Marketing and New Tenant Screening

viewMarketing a rental can be a full-time job while you're at it. If you manage your own properties then you know exactly what all goes into finding a what you hope will be that perfect tenant for it. You have to prepare the rental. This can be anything from hiring a cleaning service to make sure that it's clean when applicants begin to apply to taking advantage of it being vacant for a short amount of time and updating the property. If damage has been done to the unit you'll need to get that taken care of before the new tenant moves in, but it may be a good idea to take care of it even before you put it on the market if that's possible.



Next comes pictures. When you list a property for rent, you'll want to make sure that you publish high-quality photos and as many as you can so that the interested potential-renters get the best idea of the layout that they can. People are more likely to show interest in a home that they can see before actually going to the property itself.



Listing on multiple listing sites is always a good idea. It helps you reach out to a wide variety of people to find the best possible tenant that you can find. While more applicants means that you'll work a little harder, it'll be worth it if you can land one of those fantastic tenants that treats your property as their own and pays rent on time each month.



Once the applications start flowing in, one of the best ways to start your first round of screenings is by requiring a tenant screening to be run. Check your local laws to see if there are any limitations as to what you may charge and post that amount on the listing so that the applicants are aware. Someone who is unwilling to pay for the screening would likely not have been a good candidate. You never want to accept a tenant without screening them first.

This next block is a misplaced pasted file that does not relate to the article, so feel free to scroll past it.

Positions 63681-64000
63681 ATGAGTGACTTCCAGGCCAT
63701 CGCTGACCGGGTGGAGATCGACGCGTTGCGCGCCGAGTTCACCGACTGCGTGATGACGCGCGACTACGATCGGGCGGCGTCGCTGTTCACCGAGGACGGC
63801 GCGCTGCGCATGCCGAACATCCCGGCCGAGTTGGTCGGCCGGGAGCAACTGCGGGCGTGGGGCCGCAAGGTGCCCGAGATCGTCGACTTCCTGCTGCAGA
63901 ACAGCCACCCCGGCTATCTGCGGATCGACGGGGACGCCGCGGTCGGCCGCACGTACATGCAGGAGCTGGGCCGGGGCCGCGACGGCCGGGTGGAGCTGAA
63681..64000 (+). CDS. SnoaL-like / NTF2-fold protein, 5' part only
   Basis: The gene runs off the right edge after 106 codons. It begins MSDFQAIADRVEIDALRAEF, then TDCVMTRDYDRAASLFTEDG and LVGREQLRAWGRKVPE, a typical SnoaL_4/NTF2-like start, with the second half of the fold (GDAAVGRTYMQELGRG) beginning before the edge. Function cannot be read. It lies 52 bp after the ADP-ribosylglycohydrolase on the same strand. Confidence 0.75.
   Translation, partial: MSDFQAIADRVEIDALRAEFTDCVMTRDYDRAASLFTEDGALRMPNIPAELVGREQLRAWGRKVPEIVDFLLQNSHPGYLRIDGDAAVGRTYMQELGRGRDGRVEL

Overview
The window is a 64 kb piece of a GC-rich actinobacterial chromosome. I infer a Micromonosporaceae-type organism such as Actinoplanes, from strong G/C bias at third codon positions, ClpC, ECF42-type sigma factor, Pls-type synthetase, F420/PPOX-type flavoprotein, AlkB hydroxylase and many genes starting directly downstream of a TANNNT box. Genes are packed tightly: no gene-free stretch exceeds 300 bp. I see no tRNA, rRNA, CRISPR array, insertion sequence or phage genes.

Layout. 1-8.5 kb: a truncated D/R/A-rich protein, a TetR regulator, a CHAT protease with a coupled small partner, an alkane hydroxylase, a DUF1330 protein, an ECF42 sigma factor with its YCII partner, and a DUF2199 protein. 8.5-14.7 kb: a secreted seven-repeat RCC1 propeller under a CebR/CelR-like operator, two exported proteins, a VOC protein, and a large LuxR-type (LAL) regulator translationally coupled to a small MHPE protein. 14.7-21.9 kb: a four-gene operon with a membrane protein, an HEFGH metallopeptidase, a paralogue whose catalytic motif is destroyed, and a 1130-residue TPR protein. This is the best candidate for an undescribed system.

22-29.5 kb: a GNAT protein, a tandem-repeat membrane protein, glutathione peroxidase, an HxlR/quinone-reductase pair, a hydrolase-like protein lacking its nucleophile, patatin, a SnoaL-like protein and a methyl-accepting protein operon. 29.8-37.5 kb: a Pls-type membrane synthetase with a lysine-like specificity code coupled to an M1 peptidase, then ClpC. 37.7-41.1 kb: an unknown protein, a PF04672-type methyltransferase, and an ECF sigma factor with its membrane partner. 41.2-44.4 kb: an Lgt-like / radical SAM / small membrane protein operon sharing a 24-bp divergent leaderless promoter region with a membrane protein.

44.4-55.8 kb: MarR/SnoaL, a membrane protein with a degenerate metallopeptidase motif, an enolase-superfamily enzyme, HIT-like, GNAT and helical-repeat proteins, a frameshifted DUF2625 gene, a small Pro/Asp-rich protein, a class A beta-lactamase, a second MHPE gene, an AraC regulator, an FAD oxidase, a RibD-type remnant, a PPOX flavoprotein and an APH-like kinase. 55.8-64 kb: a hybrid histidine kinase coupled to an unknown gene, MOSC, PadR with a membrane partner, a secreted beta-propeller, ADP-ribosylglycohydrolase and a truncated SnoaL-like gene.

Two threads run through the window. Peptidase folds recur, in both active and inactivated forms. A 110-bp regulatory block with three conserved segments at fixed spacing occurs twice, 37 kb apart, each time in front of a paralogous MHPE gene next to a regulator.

A tenant screening will often include both a credit and criminal check. A credit check will always require permission from the applicant. Some screening companies make it easier on the landlord by reaching out to the applicant directly and receiving permission to obtain the report, though some landlords will still feel more secure if they receive a signed form as well. This may be the case if you need to pass the report on to a property manager or if you are the property manager and need to pass it on to the landlord.



When it comes to a tenant that will be moving into your rental, you may not want to limit yourself just to a credit and criminal check. Prior landlord checks are a good practice and you should ask for two or three prior landlords. You may call or write to them, requesting information. Some landlords may be hesitant to answer questions so that they do not cost the tenant their next home, but you should have a list of questions set up when you first place the call.



Finding a tenant takes a lot of work, but when you find the right one it is worth it.


POSTED August 28 2014 10:48 AM
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